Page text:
Chemicals from wildfire smoke found in whales: UBC research

Research out of UBC has made a new disturbing discovery. Chemicals from oil emissions and even wildfire smoke have been found in Southern Resident and Bigg’s killer whales.

The study says it is the first to discover polycyclic aromatic hydrocarbons (PAHs) in the whales off the coast of B.C. PAHs are found in coal, oil, and gasoline, and come from several sources, including spills, burning coal, and wildfire smoke, researchers explain.

“There is a process, a pathway mechanism in the atmosphere called the long-range transport … So, eventually, these particles, this organic matter, this particulate matter, all this smoke basically carrying all these chemical contaminants, will deposit via dry deposition or wet deposition — basically the rain,” said senior author Dr. Juan José Alava, who is the principal investigator of the UBC Ocean Pollution Research Unit.

The study, which found the chemicals in muscle and liver samples, also documented in utero transfer of the substances from mother orcas to fetus.

Highlighting the need to ‘phase out fossil fuels

Alava says the findings are more evidence that policy makers need to hear.

“These iconic, majestic, gentle animal — I call them the canaries in the coal mine — are telling us that something is wrong in the environment, that it’s contaminated, and that this is a time to really look for prevention measures,” Alava told CityNews.

“Our data, basically, is to inform policy, it’s basically data that can be used by decision makers to really start implementing mitigation, prevention measures. That means, also, the need for transitioning away and phase out fossil fuels.”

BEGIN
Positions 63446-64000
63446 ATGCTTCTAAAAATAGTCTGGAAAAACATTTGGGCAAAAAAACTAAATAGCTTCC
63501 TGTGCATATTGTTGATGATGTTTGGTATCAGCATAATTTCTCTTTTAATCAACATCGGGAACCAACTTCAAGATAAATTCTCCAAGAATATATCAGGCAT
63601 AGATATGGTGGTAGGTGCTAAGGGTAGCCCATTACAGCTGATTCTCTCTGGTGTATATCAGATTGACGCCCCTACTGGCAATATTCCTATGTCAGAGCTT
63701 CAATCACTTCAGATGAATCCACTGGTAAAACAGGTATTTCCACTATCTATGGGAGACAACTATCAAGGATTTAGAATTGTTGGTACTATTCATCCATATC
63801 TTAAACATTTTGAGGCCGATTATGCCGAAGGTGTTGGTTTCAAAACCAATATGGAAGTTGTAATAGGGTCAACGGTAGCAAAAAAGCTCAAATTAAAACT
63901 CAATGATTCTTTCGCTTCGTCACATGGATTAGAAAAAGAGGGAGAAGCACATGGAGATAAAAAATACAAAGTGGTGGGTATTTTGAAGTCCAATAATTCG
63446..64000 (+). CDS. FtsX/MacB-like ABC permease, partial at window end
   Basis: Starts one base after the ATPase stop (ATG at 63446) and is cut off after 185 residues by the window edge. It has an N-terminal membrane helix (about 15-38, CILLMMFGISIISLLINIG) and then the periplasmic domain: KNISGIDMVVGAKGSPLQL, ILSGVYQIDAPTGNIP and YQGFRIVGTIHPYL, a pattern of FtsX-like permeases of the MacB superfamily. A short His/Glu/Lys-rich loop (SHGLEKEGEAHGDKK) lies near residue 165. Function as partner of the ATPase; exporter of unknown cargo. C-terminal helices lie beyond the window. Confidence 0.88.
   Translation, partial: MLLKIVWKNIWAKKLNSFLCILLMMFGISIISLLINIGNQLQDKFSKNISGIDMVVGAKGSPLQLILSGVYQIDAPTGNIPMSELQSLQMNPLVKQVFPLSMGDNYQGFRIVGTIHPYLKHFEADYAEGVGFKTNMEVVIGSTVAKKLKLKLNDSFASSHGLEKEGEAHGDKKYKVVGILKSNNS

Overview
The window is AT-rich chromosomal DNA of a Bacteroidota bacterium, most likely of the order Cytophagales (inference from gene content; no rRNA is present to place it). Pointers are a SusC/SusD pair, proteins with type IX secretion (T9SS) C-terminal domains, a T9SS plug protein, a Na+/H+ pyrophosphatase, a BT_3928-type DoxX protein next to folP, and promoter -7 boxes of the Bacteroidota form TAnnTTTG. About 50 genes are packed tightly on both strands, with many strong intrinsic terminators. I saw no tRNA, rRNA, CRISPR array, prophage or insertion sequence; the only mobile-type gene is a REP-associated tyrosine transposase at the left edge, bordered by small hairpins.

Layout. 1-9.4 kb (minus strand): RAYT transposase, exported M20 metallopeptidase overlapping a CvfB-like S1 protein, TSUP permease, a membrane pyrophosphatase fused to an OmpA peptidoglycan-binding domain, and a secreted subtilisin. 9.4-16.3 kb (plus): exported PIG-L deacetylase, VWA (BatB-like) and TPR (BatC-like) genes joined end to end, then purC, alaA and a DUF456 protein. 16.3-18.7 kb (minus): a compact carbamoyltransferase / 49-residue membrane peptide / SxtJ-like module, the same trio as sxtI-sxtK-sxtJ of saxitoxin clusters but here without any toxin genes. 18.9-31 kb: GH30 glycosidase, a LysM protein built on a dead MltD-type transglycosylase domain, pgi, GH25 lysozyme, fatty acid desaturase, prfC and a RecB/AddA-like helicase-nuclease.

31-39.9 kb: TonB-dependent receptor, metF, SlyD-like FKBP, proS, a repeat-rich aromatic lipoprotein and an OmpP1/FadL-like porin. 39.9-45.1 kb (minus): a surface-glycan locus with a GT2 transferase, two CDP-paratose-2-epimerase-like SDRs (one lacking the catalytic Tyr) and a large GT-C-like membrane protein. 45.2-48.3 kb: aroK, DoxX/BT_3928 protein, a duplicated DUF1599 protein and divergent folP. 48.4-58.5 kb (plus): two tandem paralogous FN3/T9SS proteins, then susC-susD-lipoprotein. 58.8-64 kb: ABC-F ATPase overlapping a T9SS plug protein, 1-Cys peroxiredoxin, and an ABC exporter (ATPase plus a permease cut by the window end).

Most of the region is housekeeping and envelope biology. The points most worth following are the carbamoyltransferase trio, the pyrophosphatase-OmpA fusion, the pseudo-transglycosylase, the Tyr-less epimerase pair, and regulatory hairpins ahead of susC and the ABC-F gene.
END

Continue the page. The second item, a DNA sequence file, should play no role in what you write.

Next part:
Alava, who is also an adjunct professor at Simon Fraser University, says killer whales are apex predators, adding their health is vital to the health of marine biodiversity.

The study says samples from six Bigg’s and six Southern Resident killer whales that were “stranded in the northeastern Pacific Ocean between 2006 and 2018” were analyzed as part of the work.

“By using some combination of ratios … we were able to infer and elucidate that the Southern Resident killer whales are basically more exposed to what we call petrogenic sources,” Alava explained, noting these are petroleum-based chemicals.

Tissue samples from the Transient Bigg’s whales contained chemicals from burning coal and vegetation, and from wildfires. Alava says the difference between the Transient and Southern Resident whales likely comes down to where they spend most of their time — Bigg’s whales move from California to Alaska, whereas Southern Resident whales tend to stick close to more urban environments that are more polluted.

Half of the PAHs tested for were found in at least 50 per cent of the samples taken, researchers explain, adding C3-phenanthrenes/anthracenes, a PAH derivative, “accounted for 33 per cent of total contamination across all samples.”

“These forms of PAHs, known as alkylated PAHs, are known to be more persistent, toxic, and to accumulate more in the bodies of organisms or animals than parental PAHs,” the study explained.

Alava says the research supports discussions at COP28, the recent United Nations Climate Change Conference, about the need to work to reduce and, eventually, eliminate fossil fuel use.

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